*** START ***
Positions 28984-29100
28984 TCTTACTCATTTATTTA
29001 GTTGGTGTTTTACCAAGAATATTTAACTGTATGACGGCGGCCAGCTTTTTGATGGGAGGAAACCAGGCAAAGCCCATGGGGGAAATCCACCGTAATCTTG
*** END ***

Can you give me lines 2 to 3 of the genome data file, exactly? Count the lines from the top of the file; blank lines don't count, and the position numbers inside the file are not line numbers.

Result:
28984 TCTTACTCATTTATTTA
29001 GTTGGTGTTTTACCAAGAATATTTAACTGTATGACGGCGGCCAGCTTTTTGATGGGAGGAAACCAGGCAAAGCCCATGGGGGAAATCCACCGTAATCTTG